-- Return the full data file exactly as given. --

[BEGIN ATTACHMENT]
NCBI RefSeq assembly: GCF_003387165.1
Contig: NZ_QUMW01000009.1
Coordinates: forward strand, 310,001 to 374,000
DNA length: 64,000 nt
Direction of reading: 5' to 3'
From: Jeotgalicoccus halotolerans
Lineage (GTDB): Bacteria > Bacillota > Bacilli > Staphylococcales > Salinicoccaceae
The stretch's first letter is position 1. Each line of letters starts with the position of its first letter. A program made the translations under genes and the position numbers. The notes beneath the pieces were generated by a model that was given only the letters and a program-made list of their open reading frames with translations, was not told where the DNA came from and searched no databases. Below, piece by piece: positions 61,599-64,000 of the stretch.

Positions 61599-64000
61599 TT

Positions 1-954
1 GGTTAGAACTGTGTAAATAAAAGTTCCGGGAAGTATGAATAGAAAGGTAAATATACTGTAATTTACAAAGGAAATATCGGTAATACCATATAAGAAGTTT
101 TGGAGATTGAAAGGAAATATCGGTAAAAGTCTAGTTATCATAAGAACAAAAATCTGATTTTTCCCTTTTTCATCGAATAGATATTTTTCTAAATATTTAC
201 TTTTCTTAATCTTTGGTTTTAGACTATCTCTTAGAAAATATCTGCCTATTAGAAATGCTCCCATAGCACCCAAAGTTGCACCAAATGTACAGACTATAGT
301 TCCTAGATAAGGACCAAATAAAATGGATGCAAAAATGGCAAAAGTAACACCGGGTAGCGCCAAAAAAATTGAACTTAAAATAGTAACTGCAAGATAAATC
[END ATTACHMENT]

NCBI RefSeq assembly: GCF_003387165.1
Contig: NZ_QUMW01000009.1
Coordinates: forward strand, 310,001 to 374,000
DNA length: 64,000 nt
Direction of reading: 5' to 3'
From: Jeotgalicoccus halotolerans
Lineage (GTDB): Bacteria > Bacillota > Bacilli > Staphylococcales > Salinicoccaceae
The stretch's first letter is position 1. Each line of letters starts with the position of its first letter. A program made the translations under genes and the position numbers. The notes beneath the pieces were generated by a model that was given only the letters and a program-made list of their open reading frames with translations, was not told where the DNA came from and searched no databases. Below, piece by piece: positions 61,599-64,000 of the stretch.

Positions 61599-64000
61599 TT

Positions 1-954
1 GGTTAGAACTGTGTAAATAAAAGTTCCGGGAAGTATGAATAGAAAGGTAAATATACTGTAATTTACAAAGGAAATATCGGTAATACCATATAAGAAGTTT
101 TGGAGATTGAAAGGAAATATCGGTAAAAGTCTAGTTATCATAAGAACAAAAATCTGATTTTTCCCTTTTTCATCGAATAGATATTTTTCTAAATATTTAC
201 TTTTCTTAATCTTTGGTTTTAGACTATCTCTTAGAAAATATCTGCCTATTAGAAATGCTCCCATAGCACCCAAAGTTGCACCAAATGTACAGACTATAGT
301 TCCTAGATAAGGACCAAATAAAATGGATGCAAAAATGGCAAAAGTAACACCGGGTAGCGCCAAAAAAATTGAACTTAAAATAGTAACTGCAAGATAAATC